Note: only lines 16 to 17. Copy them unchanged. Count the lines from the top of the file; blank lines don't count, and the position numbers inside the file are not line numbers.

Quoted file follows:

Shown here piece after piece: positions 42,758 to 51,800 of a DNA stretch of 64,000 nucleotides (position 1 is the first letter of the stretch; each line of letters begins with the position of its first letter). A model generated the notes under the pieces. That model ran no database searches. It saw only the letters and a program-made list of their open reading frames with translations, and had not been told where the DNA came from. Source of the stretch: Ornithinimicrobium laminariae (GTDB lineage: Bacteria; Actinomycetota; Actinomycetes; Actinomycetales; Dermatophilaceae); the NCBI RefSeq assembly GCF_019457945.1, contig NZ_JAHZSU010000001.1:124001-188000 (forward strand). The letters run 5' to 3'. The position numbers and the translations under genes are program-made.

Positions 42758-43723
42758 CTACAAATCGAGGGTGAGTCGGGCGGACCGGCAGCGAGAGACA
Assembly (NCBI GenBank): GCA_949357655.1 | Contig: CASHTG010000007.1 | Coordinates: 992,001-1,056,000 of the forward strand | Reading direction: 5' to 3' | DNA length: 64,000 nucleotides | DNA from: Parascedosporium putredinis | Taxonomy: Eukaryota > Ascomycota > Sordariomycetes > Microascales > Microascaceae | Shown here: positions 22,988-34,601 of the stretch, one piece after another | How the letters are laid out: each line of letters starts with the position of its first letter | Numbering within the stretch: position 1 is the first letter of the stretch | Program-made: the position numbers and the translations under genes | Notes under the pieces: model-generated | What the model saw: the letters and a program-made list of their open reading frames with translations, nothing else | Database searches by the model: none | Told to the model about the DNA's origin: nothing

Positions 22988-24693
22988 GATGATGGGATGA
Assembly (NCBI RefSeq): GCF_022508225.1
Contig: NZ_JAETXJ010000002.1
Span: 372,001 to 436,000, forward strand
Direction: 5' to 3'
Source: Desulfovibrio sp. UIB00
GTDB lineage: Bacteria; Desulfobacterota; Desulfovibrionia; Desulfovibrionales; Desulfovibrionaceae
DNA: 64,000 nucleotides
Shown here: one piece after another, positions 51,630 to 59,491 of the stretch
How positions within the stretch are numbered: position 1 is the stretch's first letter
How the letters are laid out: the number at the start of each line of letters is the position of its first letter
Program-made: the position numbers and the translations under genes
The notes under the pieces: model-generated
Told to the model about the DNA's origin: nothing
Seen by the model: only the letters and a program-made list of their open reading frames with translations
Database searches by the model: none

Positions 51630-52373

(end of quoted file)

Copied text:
How the letters are laid out: the number at the start of each line of letters is the position of its first letter
Program-made: the position numbers and the translations under genes